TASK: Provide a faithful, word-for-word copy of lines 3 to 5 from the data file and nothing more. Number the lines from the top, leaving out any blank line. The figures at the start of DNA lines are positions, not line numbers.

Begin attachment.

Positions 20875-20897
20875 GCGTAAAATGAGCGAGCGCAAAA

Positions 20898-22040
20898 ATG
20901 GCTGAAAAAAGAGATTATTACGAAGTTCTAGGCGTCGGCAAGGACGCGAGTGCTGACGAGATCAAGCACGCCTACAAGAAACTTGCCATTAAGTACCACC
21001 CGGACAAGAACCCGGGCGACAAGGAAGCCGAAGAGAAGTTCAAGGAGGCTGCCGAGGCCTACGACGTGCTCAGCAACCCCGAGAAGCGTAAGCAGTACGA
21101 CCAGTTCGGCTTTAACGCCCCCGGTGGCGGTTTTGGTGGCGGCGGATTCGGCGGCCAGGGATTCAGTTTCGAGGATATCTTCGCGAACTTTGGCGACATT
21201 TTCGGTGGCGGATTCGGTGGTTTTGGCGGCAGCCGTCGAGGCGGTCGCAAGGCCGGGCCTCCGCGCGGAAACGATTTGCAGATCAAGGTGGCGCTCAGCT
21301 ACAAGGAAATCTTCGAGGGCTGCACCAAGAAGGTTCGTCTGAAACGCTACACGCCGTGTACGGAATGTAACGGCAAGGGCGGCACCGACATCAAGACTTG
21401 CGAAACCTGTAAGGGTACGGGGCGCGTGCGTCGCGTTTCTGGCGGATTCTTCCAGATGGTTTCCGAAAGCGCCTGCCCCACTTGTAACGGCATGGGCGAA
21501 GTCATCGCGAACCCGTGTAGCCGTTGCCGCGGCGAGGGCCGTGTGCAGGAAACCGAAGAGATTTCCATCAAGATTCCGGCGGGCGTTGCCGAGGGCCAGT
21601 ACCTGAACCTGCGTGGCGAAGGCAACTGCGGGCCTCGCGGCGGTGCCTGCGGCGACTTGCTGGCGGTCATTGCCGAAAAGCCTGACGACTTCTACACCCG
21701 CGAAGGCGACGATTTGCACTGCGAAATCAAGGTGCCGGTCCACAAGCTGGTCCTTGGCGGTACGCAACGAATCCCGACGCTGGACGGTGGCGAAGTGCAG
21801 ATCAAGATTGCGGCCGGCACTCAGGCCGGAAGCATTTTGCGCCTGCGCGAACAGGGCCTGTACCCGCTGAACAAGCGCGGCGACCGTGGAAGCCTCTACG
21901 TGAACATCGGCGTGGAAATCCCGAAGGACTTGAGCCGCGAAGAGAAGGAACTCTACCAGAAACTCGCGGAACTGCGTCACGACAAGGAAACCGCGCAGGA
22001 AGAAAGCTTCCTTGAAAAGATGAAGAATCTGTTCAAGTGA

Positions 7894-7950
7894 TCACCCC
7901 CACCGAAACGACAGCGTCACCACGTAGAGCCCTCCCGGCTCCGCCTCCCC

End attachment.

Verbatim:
Positions 20898-22040
20898 ATG
20901 GCTGAAAAAAGAGATTATTACGAAGTTCTAGGCGTCGGCAAGGACGCGAGTGCTGACGAGATCAAGCACGCCTACAAGAAACTTGCCATTAAGTACCACC